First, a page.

Congressman Introduces Bill To Get Veterans Treatment For Agent Orange Exposure In Pacific

House measure would 'provide presumptive Agent Orange exposure status' for Vietnam vets who suffer symptoms

By Jerick Sablan and Kyla P Mora

HAGÅTÑA, Guam (Pacific Daily News, Feb. 3, 2017) – A Florida congressman introduced a bill that would allow Vietnam War veterans who served in Guam and other areas easier access to federal benefits for Agent Orange exposure.

Rep. Dennis Ross, R-Florida, introduced the Fighting for Orange-Stricken Territories in Eastern Regions (FOSTER) Act, which would provide presumptive Agent Orange exposure status to Vietnam War-era veterans who served in specific areas, including Guam, the Commonwealth of the Northern Mariana Islands and American Samoa, and show symptoms of medical conditions currently associated with such exposure so they can receive U.S. Department of Veterans Affairs benefits.

The bill is named after a veteran, Leroy Foster, who served on Guam and who said he routinely sprayed Agent Orange here.

“Nearly every day, I speak to or hear about Vietnam veterans who say they were exposed to Agent Orange, but are unable to receive VA benefits for their diseases associated with this toxic herbicide because the Department of Defense does not acknowledge Agent Orange was used in the areas they claim to have been exposed. These brave men and women cannot be denied help any longer, which is why I introduced the FOSTER Act to help them qualify for VA benefits," Ross said in a release.

The DOD denies Agent Orange was ever used outside of Vietnam and Thailand during the Vietnam War, despite the influx of veterans coming forth with claims of exposure outside of these areas, including Guam, Ross said.

If veterans’ diseases or exposure locations fall outside of the current VA list, the veterans must show an actual connection between the disease and herbicide exposure during military service. There is no presumption in such cases, and many claims are denied.

The legislation would grant presumptive Agent Orange exposure status to U.S. service members who served in specific areas outside of Vietnam and Thailand during the Vietnam War and suffer from any of the diseases the U.S. government has linked to Agent Orange, Ross said.

The congressman has also asked the defense department for information on what specific chemicals were used during the Vietnam War.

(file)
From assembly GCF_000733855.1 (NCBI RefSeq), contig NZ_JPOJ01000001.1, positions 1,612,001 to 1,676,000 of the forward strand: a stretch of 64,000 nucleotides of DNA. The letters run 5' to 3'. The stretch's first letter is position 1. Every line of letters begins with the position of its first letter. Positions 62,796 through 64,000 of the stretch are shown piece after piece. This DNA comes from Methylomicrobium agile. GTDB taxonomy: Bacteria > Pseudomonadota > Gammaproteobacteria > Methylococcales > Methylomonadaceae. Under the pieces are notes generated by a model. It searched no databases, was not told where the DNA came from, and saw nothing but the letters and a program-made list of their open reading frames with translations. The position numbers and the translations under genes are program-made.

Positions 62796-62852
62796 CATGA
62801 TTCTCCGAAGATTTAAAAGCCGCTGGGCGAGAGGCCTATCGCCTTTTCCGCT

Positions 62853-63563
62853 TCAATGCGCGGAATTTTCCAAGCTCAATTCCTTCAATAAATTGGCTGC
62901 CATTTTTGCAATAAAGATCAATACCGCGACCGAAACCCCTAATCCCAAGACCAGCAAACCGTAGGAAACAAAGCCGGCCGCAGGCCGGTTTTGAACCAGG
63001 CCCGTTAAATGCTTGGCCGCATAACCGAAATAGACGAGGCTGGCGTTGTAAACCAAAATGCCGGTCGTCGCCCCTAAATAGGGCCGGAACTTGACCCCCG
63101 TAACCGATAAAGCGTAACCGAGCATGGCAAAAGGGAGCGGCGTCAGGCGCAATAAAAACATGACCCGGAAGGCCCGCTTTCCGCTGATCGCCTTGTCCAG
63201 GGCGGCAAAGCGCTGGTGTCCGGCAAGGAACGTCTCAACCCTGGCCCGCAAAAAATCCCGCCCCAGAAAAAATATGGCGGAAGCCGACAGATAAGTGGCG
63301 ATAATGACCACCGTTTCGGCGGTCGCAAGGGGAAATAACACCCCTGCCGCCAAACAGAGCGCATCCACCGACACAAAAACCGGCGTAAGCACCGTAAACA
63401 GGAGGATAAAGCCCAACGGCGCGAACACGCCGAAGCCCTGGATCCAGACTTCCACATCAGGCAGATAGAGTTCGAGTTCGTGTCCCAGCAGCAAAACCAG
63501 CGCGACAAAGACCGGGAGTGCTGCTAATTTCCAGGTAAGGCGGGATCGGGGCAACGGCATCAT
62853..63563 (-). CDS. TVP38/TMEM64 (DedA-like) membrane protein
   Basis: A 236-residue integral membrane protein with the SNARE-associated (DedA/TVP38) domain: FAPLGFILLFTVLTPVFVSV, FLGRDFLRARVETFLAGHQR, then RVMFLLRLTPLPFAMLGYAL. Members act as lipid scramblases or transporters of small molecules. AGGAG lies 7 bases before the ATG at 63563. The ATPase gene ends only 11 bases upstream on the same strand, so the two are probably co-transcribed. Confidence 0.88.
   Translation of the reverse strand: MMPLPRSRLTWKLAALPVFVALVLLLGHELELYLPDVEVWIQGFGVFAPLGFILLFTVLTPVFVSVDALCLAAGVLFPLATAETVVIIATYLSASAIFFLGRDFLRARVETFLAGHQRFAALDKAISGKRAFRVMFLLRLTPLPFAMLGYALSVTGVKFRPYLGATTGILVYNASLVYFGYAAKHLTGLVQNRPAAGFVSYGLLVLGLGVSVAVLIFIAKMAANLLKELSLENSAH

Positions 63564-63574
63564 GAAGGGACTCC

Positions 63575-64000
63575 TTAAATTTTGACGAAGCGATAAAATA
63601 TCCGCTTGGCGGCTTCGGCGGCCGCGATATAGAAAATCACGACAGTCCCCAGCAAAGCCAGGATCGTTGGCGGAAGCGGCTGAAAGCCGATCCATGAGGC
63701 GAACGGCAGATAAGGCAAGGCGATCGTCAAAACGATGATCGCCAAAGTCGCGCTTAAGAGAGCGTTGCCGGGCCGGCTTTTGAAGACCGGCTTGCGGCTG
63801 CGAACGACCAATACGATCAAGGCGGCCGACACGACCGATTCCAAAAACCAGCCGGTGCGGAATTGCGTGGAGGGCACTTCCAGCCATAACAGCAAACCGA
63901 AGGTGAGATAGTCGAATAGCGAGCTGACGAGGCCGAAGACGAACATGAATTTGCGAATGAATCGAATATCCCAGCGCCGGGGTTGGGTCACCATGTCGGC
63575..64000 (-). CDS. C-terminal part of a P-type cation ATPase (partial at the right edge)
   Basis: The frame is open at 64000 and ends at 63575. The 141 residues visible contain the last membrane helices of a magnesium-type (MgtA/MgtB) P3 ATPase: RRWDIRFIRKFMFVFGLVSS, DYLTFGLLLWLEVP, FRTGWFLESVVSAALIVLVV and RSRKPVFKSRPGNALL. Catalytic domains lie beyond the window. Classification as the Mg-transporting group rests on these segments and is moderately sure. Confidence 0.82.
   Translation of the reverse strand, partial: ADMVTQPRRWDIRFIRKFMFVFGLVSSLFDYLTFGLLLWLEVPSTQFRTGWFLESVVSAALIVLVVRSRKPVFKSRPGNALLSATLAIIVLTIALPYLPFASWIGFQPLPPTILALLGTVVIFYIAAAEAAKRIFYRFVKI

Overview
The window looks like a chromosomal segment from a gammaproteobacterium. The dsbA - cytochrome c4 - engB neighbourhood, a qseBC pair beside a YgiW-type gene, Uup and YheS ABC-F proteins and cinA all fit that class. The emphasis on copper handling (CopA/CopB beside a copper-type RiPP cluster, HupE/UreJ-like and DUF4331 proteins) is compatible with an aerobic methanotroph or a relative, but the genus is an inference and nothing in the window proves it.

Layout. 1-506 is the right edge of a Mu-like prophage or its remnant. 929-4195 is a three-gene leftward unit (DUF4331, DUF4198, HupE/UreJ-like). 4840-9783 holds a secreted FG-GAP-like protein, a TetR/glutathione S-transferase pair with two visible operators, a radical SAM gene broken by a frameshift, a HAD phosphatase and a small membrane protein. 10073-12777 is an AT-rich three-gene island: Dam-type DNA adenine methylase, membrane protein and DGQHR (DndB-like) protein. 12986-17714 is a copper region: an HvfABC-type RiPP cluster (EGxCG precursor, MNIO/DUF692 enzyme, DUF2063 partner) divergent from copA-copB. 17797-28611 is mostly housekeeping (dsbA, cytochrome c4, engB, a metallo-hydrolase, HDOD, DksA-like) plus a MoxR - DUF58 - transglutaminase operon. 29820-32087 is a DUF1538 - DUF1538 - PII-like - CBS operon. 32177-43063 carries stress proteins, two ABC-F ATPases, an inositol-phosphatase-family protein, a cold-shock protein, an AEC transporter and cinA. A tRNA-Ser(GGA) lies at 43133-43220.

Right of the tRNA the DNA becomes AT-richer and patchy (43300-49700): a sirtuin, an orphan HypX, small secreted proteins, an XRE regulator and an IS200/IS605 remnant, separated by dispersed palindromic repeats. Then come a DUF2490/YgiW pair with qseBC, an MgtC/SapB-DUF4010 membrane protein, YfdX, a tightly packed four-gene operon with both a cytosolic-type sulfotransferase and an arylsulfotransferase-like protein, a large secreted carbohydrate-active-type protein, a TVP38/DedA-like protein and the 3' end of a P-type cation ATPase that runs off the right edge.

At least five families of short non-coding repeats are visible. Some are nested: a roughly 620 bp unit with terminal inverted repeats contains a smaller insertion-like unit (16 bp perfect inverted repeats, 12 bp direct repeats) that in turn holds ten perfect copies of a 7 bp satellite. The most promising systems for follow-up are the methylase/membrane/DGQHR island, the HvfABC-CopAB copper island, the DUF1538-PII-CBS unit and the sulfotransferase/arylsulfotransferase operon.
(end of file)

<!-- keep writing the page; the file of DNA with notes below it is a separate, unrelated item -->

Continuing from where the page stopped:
The legislation was named after Master Sgt. Foster, of Lakeland, Florida, who said he sprayed Agent Orange in Guam while serving at Andersen Air Force Base during the Vietnam War. He said he has more than 30 diseases and multiple cancers due to his exposure to Agent Orange in Guam, but doesn't qualify for VA benefits under current law.

"I was shocked when I heard that they named it after me," Foster said Friday, in a phone interview. "I felt very honored for them to do that, but it's not about me," Foster said. "It’s about all the people who were affected who are living there on Guam, and all the veterans and their families. Every day I hear more and more stories coming out and it’s very very sad. I’m hoping help comes quickly to the people of Guam."

With this new bill and growing media attention, Foster said, he has "got hope back."

"My soul feels finally at peace that the truth is out and our government is accepting responsibility about what happened. All of the prayers have helped. Please ask the people of Guam to keep praying," Foster said. "This is not my doing, this is God’s doing. I know it’s all the prayers that have been said and are being said. It’s moving the hearts of the people in leadership."

Foster hopes that veterans and Guam families who were affected by Agent Orange will see financial and medical benefits as a result of the FOSTER Act.

"I will not let the DOD drag its feet on this or allow a ‘deny until they die’ attitude toward our courageous veterans. If there is a cover up, we are going to get to the bottom of it. I refuse to forget those who put our lives before their own, like Master Sgt. Leroy Foster of Lakeland who served in Guam during the Vietnam War," Ross said.

"It is downright heartbreaking and shocking to hear these veterans list off their myriad of ailments and life-threatening conditions, knowing our government isn't providing them any relief even after they selflessly put their lives on the line to serve and defend our nation. We must quickly provide them the help and services they deserve," Ross added.

Pacific Daily News
Copyright © 2017 Guam Pacific Daily News. All Rights Reserved

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Comments

Perhaps we should figure anyone on Guam, served on Guam, or was a child - grandchild - great-grandchild...... Are PRESUMPTIVE CONTAMINATED from many military activities we knew nothing about. JUST the fear alone could be considered as a mental stress with PTSD from these latest -> KNOWN -> COVER -> UP'S. This is just Agent Orange, and what about ALL OTHER CONTAMINANTS ???

Why just Vietnam era veterans? I served 76-82 and they still were spraying during that time frame. I have diabetes type II and have hope I can service connect this disease! MSgt Foster who sprayed stated under oath it was sprayed at Anderson south and Anderson AFB proper during this time. This should cover some Veterans who served post 1974.

I have submitted 2 claims for exposure to agent orange over 20 year period and denied both cases. I was stationed in guam in 69,70,at NAS Aguna.

Recognize all who were exposed.

Not only have I been fighting the VA for 5 yrs. I'm now widowed, lost my home of 30 yrs cause I had no money to fight my Son for my home. Judge said 10 counts of fraud, lies, misrepresentation, etc. I get evicted and am homeless. My husband even took pictures of his living conditions and defoalation everywhere. What more proof is needed. He was there, told the VA, and was denied until he DIED.

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